I’ve been hearing so much about Haiti on the news lately. Its impossible to escape it. That earthquake had almost as much journalistic power as Michael Jackson’s death.
If you can spare me a minute, I’d like to talk about something that I’ve been thinking quite a bit about.
We, as a nation, are obsessed with Charity. Not the ideal of charity, but of Charity as a cult. We find a new Livestrong, Invisible Children, or To Write Love On Her Arms’, every week. We are a country of Organizations. Its an admirable, and even honorable practice. But with time, and constant cycling of focus on issues, I’m beginning to feel it to be a naive and misplaced effort. This all sounds a bit jaded or cynical of me doesn’t it? I surely don’t mean it to be at all. Anyone who is reading this, who has given to any of the charities mentioned, or any charity at all, please don’t take this as an attack. If anything, I say “You did the right thing!”. Giving to Charity is never a bad thing. We do it with good intentions, and with the hope the money goes to some place it is needed much more than our Levi-American pockets.
What I’m beginning to get at, is rethinking how you practice your charity.
Every time some disaster hits in another country, we are quick to fund a group or organization that is there to remedy the situation. When something causes mass destruction in another country, we rush to help. Again, not a bad thing, but I have some other things to consider.
We openly, and proudly spend millions of dollars on said group or issue, and a dragons-horde of money is put together in a matter of weeks. My good friend Matt was telling me that any money sent to Haiti, will get TRIPLED by the U.S. Government. When was the last time that the U.S. Government said they would TRIPLE any money sent to our own cities and neighborhoods to clean up ghettos, work with city aid groups, or help get homeless people off the streets, clean and working?
Why are we so eager to help other situations, when we’re falling apart from the inside?
I truly don’t mean this is as Xenophobic Nationalist garbage by any means, but what happened to the very real and serious problems on our own doorstep? If you want to look for third world poverty, take a plane trip to the Appalachian Mountain Range in the South. If you want to look for a place hit by disaster that STILL needs help getting back on its feet, fly to New Orleans. Just because we don’t hear about Katrina in the news anymore, doesn’t mean the effects don’t have a lasting effect on the city, or even the state to this very day.
We as a country say that we are heading down the tubes due to economic crisis and lack of jobs, yet we are going to TRIPLE the amount of money given to Haiti as charity? It just seems as though our priorities are completely backwards.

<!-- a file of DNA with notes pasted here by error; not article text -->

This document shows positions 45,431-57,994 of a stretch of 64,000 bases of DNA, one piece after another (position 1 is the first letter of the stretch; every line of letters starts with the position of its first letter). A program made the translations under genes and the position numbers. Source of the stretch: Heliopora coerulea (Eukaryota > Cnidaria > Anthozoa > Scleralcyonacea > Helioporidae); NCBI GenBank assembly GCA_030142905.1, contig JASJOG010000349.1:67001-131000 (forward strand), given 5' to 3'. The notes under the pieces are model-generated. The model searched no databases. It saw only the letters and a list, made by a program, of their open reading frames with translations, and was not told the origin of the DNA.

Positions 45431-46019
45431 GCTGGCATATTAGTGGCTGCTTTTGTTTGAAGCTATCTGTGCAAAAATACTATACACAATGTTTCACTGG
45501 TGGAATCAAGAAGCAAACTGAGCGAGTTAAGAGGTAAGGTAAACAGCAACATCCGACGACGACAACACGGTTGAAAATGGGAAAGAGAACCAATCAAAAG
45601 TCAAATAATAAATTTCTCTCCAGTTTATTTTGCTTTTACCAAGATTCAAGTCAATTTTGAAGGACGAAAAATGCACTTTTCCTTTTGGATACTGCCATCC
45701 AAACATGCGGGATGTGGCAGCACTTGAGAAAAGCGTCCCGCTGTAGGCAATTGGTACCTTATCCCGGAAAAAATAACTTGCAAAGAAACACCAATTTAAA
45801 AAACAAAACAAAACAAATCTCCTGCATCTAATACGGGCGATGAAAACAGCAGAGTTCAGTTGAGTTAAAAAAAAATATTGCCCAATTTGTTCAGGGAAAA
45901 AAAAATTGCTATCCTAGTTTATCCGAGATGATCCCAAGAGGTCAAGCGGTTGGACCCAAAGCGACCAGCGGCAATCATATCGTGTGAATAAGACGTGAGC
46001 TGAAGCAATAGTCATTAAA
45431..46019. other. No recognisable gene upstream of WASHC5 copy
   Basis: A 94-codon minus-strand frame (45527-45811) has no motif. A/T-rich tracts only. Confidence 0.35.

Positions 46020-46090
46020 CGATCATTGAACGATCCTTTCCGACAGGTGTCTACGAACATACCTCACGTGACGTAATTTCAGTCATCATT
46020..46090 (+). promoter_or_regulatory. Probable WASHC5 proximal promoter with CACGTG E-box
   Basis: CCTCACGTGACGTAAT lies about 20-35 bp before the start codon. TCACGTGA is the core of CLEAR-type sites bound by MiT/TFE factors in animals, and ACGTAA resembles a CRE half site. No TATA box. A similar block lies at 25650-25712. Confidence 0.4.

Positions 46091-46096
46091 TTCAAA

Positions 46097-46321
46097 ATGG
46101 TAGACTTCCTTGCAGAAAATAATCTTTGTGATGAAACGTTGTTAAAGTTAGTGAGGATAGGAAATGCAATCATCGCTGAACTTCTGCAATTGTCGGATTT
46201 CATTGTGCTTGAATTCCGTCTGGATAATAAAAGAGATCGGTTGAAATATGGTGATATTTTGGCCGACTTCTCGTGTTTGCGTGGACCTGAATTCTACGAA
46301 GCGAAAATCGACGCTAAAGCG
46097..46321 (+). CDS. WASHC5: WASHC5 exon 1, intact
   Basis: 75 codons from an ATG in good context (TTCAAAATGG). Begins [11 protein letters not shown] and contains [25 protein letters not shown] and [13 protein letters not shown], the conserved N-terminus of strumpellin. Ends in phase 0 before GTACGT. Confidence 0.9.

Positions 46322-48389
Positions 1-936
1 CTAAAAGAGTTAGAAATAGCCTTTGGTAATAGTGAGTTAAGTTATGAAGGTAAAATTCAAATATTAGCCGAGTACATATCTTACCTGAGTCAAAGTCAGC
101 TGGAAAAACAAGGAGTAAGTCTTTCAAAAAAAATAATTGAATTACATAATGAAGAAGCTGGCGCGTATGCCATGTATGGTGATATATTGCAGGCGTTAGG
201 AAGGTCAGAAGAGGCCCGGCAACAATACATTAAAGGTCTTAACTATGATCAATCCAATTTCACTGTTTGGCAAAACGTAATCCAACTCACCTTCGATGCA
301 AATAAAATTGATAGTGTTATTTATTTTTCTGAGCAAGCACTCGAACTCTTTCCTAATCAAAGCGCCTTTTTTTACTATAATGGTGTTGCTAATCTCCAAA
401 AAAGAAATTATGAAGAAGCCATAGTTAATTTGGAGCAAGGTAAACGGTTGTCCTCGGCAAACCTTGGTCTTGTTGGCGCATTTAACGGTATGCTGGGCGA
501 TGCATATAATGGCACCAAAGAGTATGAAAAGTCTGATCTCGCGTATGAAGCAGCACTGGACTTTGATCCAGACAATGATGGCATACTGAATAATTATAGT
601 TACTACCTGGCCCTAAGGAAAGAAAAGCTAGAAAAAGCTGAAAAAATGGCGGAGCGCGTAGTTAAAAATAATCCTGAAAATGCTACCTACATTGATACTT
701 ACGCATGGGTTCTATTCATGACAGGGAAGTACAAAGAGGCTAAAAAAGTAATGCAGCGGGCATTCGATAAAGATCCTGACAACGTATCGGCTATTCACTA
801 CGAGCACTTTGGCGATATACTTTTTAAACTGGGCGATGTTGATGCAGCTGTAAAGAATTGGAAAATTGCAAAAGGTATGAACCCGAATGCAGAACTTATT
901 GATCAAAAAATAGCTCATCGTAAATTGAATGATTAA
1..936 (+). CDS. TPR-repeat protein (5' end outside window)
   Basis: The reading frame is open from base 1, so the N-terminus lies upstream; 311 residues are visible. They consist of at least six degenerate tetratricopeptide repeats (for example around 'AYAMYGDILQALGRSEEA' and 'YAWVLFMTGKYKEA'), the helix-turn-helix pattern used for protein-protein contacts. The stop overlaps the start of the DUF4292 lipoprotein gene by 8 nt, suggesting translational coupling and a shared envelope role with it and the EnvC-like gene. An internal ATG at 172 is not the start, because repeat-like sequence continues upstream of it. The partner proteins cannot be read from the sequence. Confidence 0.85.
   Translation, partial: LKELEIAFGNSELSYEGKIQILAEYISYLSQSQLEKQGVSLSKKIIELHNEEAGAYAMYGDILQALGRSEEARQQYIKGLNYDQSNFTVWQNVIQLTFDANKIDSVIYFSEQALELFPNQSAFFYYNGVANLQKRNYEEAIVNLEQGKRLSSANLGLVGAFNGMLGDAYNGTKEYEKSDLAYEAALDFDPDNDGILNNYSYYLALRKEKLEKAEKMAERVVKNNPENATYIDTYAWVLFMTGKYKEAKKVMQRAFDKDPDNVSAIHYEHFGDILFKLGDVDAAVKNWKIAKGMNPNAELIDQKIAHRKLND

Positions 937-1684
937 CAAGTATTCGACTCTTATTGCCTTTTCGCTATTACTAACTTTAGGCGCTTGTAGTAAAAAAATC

A major reason the earthquake in Haiti caused so much devastation is due to some very simple reasons: The weak infrastructure, and the quality of housing and industrialization. There were reports of entire School buildings collapsing due to outdated, or even by today’s standards, archaic craftsmanship. Why was this country in such a bad state to begin with?
Starting since 1957, Haiti was ruled by the Duvalier Regime. Francois Duvalier was appointed President in 1957, and then in 1964 , swore himself in as “President for Life”. To me , this translates in modern standards to “King”.
He ruled the country through fear, oppression, and oddly enough Voodoo (If you can believe it). To enforce his laws, and to cut down anyone who spoke out, he used a Militia group dubbed by the people “Tonton Macoutes” , commonly known as the Creole term for “The Bogeyman”. Essentially a glorified death squad, the Tonton Macoutes murdered countless thousands in a reign of oppression and terror.
Who funded this country? The United States of America. Even when Kennedy was president, and we scorned his ruthless tactics, all we did was cut a new deal that restricted how much money we gave to the Duvaliers. Shortly after, we went back to giving him as much money as before because he was an “Enemy of Communism”.
The countries downfall, and collapse, politically, and economically was due to the regime, which in part was funded by The U.S.
Its a sad Domino effect that has had horrible consequences decades later.
In final, I would ask for everyone to think about ways to help put the money back into your community, where I can assure you, there is just as much heartbreak and disaster happening on the streets. Maybe not as much as some places, but it definitely exists. We are so quick to throw money comfortably from our couches to far off places, but scared to drop change into the cup of the homeless.There are handfuls of soup kitchen programs in the Bay Area, and they are at no surplus of volunteers or of donated food.
It was once said “Be the change you wish to see in the World”, but would it be so bad to say “Be the change you wish to see in your City”? If this were practiced on a large scale, I’m certain beyond a doubt that this practice and the positive nature it would bring, would seep across borders and parallels by default.
We may never see this change in our lifetime, but now is a good time as any to start.
I recently did an acoustic session, which you may have seen here, with Photographer and Director, Aaron Blumenshine. The fabulous Indierockreviews.com website posted the session as a featured item for their site. File through the featured stories to find it at the link below.
Here is an interview with did with the website Indie Rock Review. Has some details on the new EP for those of you who are interested.